Unfortunately, it's not going to be that easy, as Joe gets paired up with a little soul named No. 22 (Tina Fey). She's a soul who refuses to be born, and has no interest in going to Earth. No. 22 has had a large number of famous mentors over the years that have tried and failed to guide her, including Abraham Lincoln (she enraged him), Mohammad Ali ("You are the greatest...pain in the butt!"), and Mother Theresa (she made her cry). Joe has to somehow find a way to inspire her that life is worth living. I'm going to have to be vague here in order to avoid spoilers, but both souls do eventually find themselves on Earth, just not in the physical forms that they intended. The remainder of the film is a buddy comedy/drama as the two spirits bond with each other, and learn that life can truly be worth living, and that it can be even if it's not the one that you planned.
Much has been made of the fact that Soul
is the first Pixar movie to feature a largely African American cast, but the movie is smart not to draw too much attention to this, or to feel like it is self-congratulating for this fact. It's first and foremost a very human story about the dreams that shape us, and the everyday experiences that we sometimes take for granted, as well as the people in our lives who sometimes seem to be standing in our way, but are really trying to support us. The film tackles a lot of themes, but does so in a way that is hilariously funny, never heavy handed, and ultimately tear jerking, as is usually the norm in Pete Docter's films. The movie is also one of the few Pixar films I can think of where the setting is truly as much a character in the film as the people are. It expertly uses its New York settings of music clubs, barber shops, subways and even street corner stores that is likely to make many people nostalgic for a pre-pandemic time for the city. It perfectly captures the energy and life that the streets can have, and the autumn colors only add to the beauty.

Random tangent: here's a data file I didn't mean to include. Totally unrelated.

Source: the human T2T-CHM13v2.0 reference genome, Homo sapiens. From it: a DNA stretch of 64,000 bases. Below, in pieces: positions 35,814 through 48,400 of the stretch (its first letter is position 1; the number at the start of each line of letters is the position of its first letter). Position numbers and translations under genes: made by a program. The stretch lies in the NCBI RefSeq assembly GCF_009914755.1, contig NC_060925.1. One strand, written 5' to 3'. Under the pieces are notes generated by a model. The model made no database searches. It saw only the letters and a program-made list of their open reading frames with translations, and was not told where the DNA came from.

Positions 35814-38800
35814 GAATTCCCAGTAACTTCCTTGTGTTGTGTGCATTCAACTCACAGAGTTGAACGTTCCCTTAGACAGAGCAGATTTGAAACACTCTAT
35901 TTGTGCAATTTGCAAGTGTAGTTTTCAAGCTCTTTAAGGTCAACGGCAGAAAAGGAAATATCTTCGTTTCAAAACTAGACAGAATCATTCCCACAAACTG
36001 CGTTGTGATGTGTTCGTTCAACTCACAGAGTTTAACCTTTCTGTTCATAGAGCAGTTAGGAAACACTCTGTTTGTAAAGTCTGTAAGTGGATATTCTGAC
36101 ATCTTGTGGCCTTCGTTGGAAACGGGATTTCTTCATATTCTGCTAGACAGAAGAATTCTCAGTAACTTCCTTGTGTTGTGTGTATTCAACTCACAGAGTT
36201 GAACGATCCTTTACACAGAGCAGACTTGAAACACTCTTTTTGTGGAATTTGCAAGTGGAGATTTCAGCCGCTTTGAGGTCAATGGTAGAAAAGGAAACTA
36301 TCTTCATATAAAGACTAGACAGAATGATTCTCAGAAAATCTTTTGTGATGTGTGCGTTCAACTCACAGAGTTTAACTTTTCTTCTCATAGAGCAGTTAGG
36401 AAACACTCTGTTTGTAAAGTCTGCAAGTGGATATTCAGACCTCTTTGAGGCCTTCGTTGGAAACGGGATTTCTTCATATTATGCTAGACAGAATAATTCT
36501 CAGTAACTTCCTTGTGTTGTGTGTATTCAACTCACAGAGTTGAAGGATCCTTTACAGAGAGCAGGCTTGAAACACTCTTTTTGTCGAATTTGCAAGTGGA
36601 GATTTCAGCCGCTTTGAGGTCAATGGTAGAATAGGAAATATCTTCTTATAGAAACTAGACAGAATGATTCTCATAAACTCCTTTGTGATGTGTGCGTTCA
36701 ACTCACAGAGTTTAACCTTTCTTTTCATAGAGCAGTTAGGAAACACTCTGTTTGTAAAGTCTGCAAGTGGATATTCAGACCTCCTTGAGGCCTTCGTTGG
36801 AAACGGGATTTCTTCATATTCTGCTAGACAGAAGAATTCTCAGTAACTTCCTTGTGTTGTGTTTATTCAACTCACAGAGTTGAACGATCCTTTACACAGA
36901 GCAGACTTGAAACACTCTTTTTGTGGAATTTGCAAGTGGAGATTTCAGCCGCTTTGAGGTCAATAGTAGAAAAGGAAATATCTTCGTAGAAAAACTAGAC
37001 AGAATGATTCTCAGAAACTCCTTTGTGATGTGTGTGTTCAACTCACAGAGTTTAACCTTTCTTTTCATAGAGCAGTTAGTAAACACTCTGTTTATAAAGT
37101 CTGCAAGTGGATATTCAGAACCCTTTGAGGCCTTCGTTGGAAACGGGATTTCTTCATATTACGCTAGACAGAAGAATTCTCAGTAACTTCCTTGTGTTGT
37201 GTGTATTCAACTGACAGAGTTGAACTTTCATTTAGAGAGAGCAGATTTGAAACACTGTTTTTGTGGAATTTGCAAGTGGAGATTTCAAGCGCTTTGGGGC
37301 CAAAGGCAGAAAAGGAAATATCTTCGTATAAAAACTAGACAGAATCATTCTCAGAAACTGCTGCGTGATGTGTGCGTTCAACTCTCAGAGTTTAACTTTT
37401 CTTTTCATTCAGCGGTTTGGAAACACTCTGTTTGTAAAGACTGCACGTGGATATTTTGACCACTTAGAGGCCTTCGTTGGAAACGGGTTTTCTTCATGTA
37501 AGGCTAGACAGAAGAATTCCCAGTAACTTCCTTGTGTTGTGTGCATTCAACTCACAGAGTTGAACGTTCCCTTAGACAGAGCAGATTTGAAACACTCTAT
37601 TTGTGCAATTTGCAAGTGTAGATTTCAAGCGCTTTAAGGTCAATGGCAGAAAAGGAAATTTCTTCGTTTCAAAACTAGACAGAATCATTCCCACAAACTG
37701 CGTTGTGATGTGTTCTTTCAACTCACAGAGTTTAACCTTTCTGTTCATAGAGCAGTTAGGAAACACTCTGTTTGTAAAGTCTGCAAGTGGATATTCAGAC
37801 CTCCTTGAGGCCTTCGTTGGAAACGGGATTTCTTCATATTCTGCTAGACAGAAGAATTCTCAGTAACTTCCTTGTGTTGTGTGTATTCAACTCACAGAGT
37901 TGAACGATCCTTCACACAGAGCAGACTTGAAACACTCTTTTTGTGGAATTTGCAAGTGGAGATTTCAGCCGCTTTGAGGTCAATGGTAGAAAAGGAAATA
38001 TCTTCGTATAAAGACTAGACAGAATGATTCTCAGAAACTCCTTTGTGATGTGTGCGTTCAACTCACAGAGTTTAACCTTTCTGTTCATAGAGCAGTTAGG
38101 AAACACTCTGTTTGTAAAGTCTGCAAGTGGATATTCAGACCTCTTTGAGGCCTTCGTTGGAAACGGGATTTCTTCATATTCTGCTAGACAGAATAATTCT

Like the best films to come out of the studio, there is no real villain here, although there is an antagonist in the form of a celestial being who has figured out that a soul that was supposed to go to the Great Beyond has escaped and is hunting it down. It's a human-driven story made up of small wonderful moments, such as the interactions between Joe and his mother (Phylicia Rashad), and the relationship that eventually grows between the two spirits as they spend time on Earth. Naturally, music also plays a large role in the film, and we have a fantastic music score here provided by Trent Reznor and Atticus Ross, with additional jazz contributions by Jonathan Batiste. We also have some wonderfully stylized designs for the film's afterlife settings, which may not be quite as elaborate as the ones featured a few years ago in Pixar's Coco
, but have an appropriately cool and calming energy that works well with the story being told here.
After the disappointing Onward
from earlier this year (one of the last films to get a theatrical release this year), Soul
represents the very best that the Pixar animators and storytellers can do. This is an example of a bold vision that has been brought to life with tremendous care and humor, and equally so by a wonderful voice cast. It's a tremendous film all around.